And the one Dads are Most Hoping to Receive
Ties and ‘#1 Dad’ or ‘World’s Best Dad’ T-shirts are Least Hoped-For Presents by Dads
Dads hope for quality time with family (dinner, grilling, outing) for Father’s Day (40%), followed distantly by a gift card (13%) or a tech gadget/electronics (8%), according to a new Ipsos poll conducted on behalf of RetailMeNot.com.
Only one in twenty are hoping for home improvement products (5%), or sporting goods, tickets, or lessons (5%). Slightly fewer (4%) are hoping for clothing, or time alone (3%). About one in five dads (22%) say that they aren’t hoping for any gifts on Father’s Day.
Of a list of gifts that they would least hope to get for Father’s Day, over one-third (36%) of dads say a tie, followed by a t-shirt that says” #1 Dad” or “World’s Best Dad” (33%). One in six (16%) would least hope to receive a coffee mug, with slightly fewer not hoping for a dress shirt (9%) or homemade crafts by the kids (6%).
Nearly half (46%) of all adults surveyed say they typically spend nothing on a Father’s Day gift for their dad. Two in ten report to typically spend between $1 and $25, while the same proportion say they spend between $26 and $50. Only 15% report typically spending more than $50 on a Father’s Day gift for their dad.
In contrast, a poll conducted at the end of April for Mother’s Day found that:
- Less than one-third (29%) of all adults surveyed say they typically spend nothing on a Mother’s Day gift for their moms.
- Just over one in four (27%) report typically spending between $1 and $25 on Mother’s Day, the same proportion who report spending between $26 and $50.
- Seventeen percent report typically spending over $50 on a Mother’s Day gift for their mom, a similar proportion to that for dads.
Quality Time with Family Most-planned Gift
Over one in five (22%) are most likely to give quality time with family (dinner, grilling, outing) as a Father’s Day present; women are more likely to be planning this as a gift than are men (26% vs. 17%). Gift cards are a close second (19%), followed by clothing (9%) and tech gadgets/electronics (7%). Fewer than one in twenty (4%) plan on giving sporting goods, tickets, and lessons, or home improvement products (4%). However, over one-third (36%) are not planning to give anything as a Father’s Day present.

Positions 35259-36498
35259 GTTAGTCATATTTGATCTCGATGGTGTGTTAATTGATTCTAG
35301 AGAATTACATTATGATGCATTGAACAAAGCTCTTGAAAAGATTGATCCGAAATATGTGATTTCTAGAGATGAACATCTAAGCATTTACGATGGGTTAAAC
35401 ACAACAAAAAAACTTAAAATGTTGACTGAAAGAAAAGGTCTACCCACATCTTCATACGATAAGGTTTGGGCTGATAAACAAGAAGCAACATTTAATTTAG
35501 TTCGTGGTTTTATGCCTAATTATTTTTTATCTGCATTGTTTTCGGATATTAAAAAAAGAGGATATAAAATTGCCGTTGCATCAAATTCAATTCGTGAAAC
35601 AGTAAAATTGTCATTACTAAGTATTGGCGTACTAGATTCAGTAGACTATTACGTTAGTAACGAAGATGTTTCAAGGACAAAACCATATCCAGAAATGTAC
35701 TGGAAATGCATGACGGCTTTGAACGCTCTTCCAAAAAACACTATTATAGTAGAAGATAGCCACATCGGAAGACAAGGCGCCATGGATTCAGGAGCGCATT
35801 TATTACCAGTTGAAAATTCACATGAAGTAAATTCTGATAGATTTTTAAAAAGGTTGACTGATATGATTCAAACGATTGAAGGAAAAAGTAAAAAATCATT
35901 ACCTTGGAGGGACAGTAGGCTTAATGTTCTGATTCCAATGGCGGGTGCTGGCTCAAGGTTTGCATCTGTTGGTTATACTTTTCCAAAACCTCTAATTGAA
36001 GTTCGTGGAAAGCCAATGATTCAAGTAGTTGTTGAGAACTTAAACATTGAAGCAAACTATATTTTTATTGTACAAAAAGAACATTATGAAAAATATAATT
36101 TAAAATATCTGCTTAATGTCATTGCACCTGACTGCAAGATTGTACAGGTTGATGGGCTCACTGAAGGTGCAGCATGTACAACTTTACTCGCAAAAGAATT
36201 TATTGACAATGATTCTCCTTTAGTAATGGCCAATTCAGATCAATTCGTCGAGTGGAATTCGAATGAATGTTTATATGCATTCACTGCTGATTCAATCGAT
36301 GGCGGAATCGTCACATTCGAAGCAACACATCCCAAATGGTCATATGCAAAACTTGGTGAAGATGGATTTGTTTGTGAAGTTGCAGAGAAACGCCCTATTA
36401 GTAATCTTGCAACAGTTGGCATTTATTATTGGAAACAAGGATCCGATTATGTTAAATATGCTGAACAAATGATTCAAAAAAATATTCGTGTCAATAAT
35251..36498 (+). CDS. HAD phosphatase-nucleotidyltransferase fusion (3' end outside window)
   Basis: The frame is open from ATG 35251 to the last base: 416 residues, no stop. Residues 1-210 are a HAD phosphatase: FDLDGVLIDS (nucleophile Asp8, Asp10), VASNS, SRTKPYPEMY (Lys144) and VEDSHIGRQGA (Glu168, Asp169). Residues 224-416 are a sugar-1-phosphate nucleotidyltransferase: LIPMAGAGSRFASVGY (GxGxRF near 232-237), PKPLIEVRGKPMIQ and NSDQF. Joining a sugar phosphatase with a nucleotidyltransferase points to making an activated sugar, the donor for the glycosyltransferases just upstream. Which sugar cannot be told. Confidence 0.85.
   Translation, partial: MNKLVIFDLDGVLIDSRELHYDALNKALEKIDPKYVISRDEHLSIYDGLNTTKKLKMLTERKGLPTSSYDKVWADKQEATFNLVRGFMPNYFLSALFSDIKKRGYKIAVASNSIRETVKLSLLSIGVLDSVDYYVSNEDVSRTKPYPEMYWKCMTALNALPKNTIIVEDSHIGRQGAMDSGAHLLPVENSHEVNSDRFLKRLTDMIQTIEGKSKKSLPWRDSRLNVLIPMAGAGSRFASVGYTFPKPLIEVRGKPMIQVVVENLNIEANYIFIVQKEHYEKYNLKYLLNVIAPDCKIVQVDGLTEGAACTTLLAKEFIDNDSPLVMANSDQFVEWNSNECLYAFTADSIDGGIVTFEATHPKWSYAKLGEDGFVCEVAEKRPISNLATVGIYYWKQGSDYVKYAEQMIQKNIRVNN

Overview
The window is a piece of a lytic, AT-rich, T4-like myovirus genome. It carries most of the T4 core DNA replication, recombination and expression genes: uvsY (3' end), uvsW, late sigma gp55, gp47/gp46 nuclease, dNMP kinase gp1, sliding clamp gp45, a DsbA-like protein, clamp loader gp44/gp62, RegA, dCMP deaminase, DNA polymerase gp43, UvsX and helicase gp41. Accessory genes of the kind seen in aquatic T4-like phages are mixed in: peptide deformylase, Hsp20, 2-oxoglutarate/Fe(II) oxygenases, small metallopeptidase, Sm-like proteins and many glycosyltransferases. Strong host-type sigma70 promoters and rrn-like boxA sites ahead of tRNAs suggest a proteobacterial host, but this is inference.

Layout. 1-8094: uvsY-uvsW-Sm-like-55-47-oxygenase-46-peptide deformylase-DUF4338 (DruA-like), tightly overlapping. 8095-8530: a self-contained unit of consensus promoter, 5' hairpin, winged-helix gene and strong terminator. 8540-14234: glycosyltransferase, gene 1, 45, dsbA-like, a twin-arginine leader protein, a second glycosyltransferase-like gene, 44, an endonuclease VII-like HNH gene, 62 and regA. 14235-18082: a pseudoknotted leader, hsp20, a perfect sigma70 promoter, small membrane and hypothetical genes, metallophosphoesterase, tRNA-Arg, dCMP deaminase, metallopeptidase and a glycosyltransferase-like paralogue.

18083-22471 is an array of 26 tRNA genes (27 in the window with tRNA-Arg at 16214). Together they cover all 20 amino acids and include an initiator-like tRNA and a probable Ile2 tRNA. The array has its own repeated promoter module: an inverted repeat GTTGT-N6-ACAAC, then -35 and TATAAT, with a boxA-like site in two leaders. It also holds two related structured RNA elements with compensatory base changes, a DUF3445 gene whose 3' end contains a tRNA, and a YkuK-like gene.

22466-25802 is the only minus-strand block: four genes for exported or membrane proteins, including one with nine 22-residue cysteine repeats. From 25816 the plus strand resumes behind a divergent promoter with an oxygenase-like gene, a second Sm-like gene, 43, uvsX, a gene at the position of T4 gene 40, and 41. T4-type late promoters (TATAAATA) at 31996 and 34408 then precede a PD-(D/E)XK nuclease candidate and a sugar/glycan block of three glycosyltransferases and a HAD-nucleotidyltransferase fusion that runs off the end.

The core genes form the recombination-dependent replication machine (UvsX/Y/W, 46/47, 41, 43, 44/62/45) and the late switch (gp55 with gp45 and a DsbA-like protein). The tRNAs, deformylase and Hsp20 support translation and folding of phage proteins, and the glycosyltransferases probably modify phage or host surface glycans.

Most Dads do not Expect a Father’s Day Present from their Wife or Significant Other
Six in ten dads do not expect their wife or significant other to get them a gift for Father’s Day, while three in ten (31%) do expect a gift. Dads who have children in the household are more likely to expect a gift than those who do not (45% vs. 21%).
Under one quarter (23%) say that their wife or significant other typically spends more on their Father’s Days gift than they (the Dads) spend on a Mother’s Day gift for them, however, one in three (35%) say that they spend less.
Most Adults Believe that Mothers Get More Attention or Celebration than Dads do on Father’s Day
Over three-quarters (77%) of both men and women feel that, in general, mothers tend to get more attention or celebration on Mother’s Day than dads do on Father’s Day, with men being more likely to agree than women (82% vs. 72%).
However, while most adults (81%) feel that both Mother’s and Father’s Day should be equally celebrated, 15% believe Mother’s day should be celebrated more than Father’s Day, including 27% of dads.
- Men in general are more likely than women to agree that Mother’s Day should be celebrated more than Father’s Day (23% vs. 9%), while only 3% of all respondents think that Father’s Day should be celebrated more than Mother’s Day (5% of men v. 2% of women).
These are some of the findings of an Ipsos poll conducted May 14-17, 2012. For the survey, national samples of 1,005 adults aged 18 and older from Ipsos’ U.S. online panel were interviewed online, including 282 fathers of a child of any age. Weighting was then employed to balance demographics and ensure that the sample's composition reflects that of the U.S. adult population according to Census data and to provide results intended to approximate the sample universe.
A survey with an unweighted probability sample of 1,005 and a 100% response rate would have an estimated margin of error of +/- 3.1 percentage points 19 times out of 20 of what the results would have been had the entire adult population of adults aged 18 and older in the United States had been polled. All sample surveys and polls may be subject to other sources of error, including, but not limited to coverage error, and measurement error.
Please visit www.ipsos-na.com for more information
New York, NY – 11 June 2012